North Carolina Republicans: Schools Should Stop Teaching Emergency Contraception

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North Carolina Republicans: Schools Should Stop Teaching Emergency Contraception

Martha Kempner

A group of North Carolina legislators want the state’s already restrictive sexuality education rules to leave out information about emergency contraception.

A group of North Carolina legislators want the state’s already restrictive sex education rules to leave out information about emergency contraception.

The bill, introduced last week, also removes the requirement that the information presented in sex ed is accepted by experts in the sexual health field.

North Carolina’s sexuality education law requires schools to provide a unit on reproductive health and safety beginning in the seventh grade. The course, however, must follow a strict abstinence-only approach. It must teach that “abstinence sexual activity outside of marriage is the expected standard for all school-age children” and that “abstinence from sexual activity is the only certain means of avoiding out-of-wedlock pregnancy, sexually transmitted diseases when transmitted through sexual contact, including HIV/AIDS, and other associated health and emotional problems.”

The law goes on to say that programs must teach students that “a mutually faithful monogamous heterosexual relationship in the context of marriage is the best lifelong means of avoiding sexually transmitted diseases, including HIV/AIDS.”

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Courses are also required to teach students about how sexually transmitted disease (STDs) are and are not spread, and to explain “the effectiveness and safety of all FDA-approved contraceptive methods in preventing pregnancy.”

The new bill, H596, which is sponsored by Rep. James Whitmire (R-Henderson) and five other Republican leaders, would change this last part to exclude emergency contraception.

Though this is a common misconception (and one that is frequently spread by anti-choice activists), emergency contraceptive pills do not cause abortion.

Emergency contraception pills provide a high dose of hormones similar to those found in birth control pills. They are taken after unprotected sex and work by inhibiting ovulation. Sperm can only live for a few days and if no egg is released during this time, a pregnancy cannot occur. There is no evidence that these pills work after fertilization takes place.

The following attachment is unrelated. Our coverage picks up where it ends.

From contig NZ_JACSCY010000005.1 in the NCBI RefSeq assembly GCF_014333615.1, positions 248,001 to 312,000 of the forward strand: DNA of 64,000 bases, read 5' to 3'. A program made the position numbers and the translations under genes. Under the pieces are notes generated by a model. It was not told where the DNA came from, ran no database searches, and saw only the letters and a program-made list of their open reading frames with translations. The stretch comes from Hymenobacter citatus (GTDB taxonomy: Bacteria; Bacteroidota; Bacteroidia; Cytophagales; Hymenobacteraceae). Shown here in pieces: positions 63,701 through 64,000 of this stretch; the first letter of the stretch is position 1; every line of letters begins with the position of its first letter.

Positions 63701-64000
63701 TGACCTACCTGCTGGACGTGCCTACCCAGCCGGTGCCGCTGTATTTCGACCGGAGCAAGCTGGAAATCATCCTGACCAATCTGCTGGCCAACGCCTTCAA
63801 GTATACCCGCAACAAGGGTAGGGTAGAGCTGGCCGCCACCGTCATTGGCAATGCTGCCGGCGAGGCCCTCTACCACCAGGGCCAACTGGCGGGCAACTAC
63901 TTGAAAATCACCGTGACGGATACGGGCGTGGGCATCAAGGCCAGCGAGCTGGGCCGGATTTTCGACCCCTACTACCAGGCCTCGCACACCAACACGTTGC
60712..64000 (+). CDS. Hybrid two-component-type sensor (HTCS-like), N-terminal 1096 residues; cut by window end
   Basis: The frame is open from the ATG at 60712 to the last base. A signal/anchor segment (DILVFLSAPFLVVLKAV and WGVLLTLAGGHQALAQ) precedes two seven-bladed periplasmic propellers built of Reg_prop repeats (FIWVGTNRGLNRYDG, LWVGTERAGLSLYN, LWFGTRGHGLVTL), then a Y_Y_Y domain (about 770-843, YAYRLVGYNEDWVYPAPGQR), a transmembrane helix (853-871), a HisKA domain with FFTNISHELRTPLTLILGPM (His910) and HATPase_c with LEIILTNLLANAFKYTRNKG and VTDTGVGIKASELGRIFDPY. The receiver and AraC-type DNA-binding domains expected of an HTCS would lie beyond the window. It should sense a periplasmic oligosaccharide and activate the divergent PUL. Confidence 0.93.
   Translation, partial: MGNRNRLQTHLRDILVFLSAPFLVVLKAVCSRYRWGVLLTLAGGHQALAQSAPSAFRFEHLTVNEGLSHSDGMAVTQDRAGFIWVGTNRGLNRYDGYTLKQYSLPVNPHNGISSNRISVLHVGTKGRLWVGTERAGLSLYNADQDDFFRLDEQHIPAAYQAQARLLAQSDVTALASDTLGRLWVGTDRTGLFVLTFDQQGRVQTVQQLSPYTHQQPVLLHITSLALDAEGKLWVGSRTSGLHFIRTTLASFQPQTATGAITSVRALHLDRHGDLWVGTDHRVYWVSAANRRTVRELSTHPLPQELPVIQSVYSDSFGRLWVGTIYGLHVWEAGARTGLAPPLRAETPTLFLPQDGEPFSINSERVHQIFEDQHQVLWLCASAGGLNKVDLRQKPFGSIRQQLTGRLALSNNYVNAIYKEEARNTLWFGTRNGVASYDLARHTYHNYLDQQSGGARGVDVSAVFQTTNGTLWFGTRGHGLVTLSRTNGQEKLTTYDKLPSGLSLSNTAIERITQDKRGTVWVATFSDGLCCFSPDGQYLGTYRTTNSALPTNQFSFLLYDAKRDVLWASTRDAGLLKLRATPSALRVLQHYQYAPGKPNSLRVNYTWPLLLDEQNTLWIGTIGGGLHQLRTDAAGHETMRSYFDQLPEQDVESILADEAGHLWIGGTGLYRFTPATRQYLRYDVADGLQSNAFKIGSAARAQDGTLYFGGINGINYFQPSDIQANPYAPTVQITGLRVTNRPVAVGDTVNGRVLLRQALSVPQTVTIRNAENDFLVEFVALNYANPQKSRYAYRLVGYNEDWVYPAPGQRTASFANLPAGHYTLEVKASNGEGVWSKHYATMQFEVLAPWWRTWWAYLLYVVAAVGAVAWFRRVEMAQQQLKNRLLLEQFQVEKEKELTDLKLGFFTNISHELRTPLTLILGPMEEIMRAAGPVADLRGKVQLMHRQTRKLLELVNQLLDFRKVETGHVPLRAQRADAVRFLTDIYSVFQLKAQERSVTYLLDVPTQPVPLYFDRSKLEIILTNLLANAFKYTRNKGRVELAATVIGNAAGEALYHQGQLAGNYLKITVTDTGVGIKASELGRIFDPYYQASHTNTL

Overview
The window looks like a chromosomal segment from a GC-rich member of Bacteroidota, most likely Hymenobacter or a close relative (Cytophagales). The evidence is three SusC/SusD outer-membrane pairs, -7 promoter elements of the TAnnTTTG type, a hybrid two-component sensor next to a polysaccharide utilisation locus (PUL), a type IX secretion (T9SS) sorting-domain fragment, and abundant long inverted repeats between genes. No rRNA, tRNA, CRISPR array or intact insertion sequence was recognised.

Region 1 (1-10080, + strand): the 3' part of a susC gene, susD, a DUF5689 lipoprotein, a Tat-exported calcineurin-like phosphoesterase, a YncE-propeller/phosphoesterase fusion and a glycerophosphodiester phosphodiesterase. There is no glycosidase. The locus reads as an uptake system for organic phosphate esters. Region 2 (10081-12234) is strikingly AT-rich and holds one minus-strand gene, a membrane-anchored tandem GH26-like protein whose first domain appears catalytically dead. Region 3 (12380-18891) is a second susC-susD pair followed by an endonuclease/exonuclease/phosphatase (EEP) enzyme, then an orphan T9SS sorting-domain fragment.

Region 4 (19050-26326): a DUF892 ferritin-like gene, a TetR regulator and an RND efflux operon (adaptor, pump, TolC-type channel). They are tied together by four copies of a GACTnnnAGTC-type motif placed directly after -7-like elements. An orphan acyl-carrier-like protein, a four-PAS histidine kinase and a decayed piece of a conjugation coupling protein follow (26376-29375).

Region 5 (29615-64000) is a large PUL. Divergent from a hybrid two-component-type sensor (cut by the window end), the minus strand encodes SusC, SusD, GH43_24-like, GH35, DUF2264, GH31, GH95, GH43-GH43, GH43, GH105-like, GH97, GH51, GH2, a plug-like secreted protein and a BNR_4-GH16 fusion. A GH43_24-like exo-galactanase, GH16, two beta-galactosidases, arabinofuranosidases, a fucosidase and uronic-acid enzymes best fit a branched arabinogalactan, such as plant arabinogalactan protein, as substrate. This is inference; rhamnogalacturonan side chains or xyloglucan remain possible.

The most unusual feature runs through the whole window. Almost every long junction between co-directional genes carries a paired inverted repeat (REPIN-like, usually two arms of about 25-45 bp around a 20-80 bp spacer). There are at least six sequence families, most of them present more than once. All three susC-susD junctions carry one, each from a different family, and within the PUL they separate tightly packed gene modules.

If a woman is already pregnant, these pills will have no effect.

The Food and Drug Administration in 2013 decided to allow some emergency contraception pills to be available over the counter to women of all ages. This decision was made in part because emergency contraception is more effective the sooner it is taken. If this new bill becomes law, young people in North Carolina will not learn about this method of contraception in school and may not know that it is available to them or how to access it in time.

Bill sponsor Whitmire in 2013 pushed a bill that would require minors to obtain permission from a parent or guardian before accessing birth control or being tested and treated for pregnancy.

That bill carried over to the 2014 legislative session. It has not come up for a full vote.

H596 also changes the definition of “expert” as it applies to sex education courses. Currently, schools are required to present objective information “based upon scientific research that is peer reviewed and accepted by credentialed experts in the field of sexual health education.”

The revision broadens the definition of “expert” and could open the floodgates for misinformation in public school sex education courses.

The bill was filed on April 2. It has not received a committee hearing or full vote in either legislative chamber.